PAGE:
Windows 7 Drop in .CN Spam after NIC Changes Registration Policy


Cooler King
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Security researchers point out that spam containing links to abusive .cn domains is on the decline. This trend seems to be related to new domain registration
requirements recently introduced by China's Internet Network Information Center (CNNIC).

On December 11, CNNIC announced that a stricter registration procedure would be introduced for .cn domains. The new regulation states that "Domain name applicants need to submit the formal paper based application
material when making the online application to the registrar. The application material includes the original application form with business seal, company business license (photocopy), and registrant ID (photocopy)."

According to the organization, which manages the .cn tld, the registrar must in turn send it a copy of this application material via e-mail or fax, otherwise, it will proceed to delete the domain name within five days. This new policy was meant to prevent the use of .cn domains for inappropriate adult material and went in effect on December 14.

However, "since .cn domains have been the call-to-action in 35-50% of all spam being sent for well over a year, we were wondering what effect this policy change may have on the prevalence of this TLD in spam," writes Brett Cove, working for SophosLabs. Therefore, researchers from the antivirus vendor have put up some graphs showing the prevalence of .cn domains in spam during December.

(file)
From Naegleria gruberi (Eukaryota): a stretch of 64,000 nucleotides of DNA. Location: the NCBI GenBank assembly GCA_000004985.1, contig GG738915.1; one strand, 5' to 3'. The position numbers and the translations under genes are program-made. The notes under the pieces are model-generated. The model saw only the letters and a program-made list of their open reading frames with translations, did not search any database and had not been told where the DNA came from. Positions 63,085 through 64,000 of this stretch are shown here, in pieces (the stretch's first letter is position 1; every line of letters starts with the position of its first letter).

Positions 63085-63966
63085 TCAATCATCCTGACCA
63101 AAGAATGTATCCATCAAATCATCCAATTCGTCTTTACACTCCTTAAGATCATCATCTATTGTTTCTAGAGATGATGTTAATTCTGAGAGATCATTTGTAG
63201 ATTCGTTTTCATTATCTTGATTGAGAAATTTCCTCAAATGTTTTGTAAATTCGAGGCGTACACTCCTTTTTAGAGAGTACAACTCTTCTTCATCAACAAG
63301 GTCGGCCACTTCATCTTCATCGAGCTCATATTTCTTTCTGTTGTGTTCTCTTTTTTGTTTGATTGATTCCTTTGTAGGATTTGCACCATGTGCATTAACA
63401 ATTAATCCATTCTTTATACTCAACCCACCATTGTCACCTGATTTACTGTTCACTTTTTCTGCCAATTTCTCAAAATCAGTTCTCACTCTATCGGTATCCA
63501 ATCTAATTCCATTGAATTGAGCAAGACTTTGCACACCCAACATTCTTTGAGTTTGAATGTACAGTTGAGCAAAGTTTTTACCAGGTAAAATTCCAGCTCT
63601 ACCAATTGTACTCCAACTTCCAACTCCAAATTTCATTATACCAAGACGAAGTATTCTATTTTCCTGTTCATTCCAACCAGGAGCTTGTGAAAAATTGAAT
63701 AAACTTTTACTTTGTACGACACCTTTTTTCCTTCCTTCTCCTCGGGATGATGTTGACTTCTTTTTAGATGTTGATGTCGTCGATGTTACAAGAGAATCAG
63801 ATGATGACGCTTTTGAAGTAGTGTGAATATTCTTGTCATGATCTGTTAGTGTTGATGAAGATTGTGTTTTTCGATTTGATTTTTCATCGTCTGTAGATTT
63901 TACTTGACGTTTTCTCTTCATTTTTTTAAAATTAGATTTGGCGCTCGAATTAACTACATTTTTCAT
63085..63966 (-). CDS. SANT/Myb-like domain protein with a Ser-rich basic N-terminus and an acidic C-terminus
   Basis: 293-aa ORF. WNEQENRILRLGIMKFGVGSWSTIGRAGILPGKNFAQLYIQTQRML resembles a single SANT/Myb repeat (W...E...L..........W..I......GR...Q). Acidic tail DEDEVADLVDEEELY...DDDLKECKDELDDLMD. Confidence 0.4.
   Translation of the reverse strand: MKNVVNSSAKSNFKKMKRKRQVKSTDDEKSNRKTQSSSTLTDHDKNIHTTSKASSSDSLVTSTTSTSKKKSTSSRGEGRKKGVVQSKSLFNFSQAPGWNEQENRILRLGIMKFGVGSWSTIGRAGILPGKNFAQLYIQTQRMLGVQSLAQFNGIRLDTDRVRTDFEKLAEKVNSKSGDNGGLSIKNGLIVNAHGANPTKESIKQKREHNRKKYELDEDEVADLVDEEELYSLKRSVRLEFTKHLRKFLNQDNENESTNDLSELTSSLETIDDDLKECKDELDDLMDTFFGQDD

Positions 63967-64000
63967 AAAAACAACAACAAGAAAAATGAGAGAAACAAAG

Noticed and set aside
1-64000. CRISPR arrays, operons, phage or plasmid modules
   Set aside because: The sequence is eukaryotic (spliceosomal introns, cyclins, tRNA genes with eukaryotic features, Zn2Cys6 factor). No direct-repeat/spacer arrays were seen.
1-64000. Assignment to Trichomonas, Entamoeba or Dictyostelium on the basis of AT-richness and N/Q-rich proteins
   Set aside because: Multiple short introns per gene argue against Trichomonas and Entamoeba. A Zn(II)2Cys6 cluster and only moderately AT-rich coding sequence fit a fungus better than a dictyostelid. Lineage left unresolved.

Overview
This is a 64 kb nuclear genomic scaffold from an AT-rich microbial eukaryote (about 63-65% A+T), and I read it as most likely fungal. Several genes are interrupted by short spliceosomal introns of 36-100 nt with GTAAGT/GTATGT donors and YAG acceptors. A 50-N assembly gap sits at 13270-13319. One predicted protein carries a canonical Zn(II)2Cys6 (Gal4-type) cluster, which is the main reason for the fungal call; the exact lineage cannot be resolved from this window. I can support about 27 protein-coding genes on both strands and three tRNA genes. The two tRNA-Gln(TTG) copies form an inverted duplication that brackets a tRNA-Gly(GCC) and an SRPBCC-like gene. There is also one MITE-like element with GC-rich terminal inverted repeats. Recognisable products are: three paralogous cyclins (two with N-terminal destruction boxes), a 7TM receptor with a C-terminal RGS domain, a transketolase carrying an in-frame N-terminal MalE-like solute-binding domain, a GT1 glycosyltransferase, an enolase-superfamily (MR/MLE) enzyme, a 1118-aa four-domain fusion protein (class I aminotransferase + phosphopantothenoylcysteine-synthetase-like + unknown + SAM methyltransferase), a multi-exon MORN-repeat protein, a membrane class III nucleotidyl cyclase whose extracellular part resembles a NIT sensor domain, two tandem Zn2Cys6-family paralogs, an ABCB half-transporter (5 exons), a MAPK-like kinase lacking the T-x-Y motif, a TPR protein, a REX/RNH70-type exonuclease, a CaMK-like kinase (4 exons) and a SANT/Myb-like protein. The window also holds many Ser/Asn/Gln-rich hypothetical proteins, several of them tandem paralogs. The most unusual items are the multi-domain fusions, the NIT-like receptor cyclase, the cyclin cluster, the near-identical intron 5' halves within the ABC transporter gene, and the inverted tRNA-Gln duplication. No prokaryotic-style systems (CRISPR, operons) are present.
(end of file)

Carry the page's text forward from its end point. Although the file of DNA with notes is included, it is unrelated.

The statistics reveal that .cn spam fluctuated around the 40% mark until December 11, when it suddenly spiked to reach over 50% on December 13. Since then until December 15, it dropped to around 30% and continued to decline to under 20% on December 17. This suggests that spammers are moving away from the .cn domain space.

Meanwhile, the use of free Web hosting
services in spam has suddenly started to rise. Between December 14 and December 17, the prevalence of such links in spam increased by 25%. "Three specific free webhosting services [, and] seem to currently be the favorite of these specific Canadian Pharmacy spammers," notes Mr. Cove.

A report recently released by security vendor McAfee puts .cn (China) as the third riskiest top-level domain (TLD) this year, after .cm (Cameroon) and .com. According to the company's findings, about one in four domains in the .CN namespace had some connection to malicious activities. CNNIC might be following the example of Hong Kong's Internet Registration
Corporation, which, through similar aggressive measures, drastically reduced the abuse of .hk domain names.

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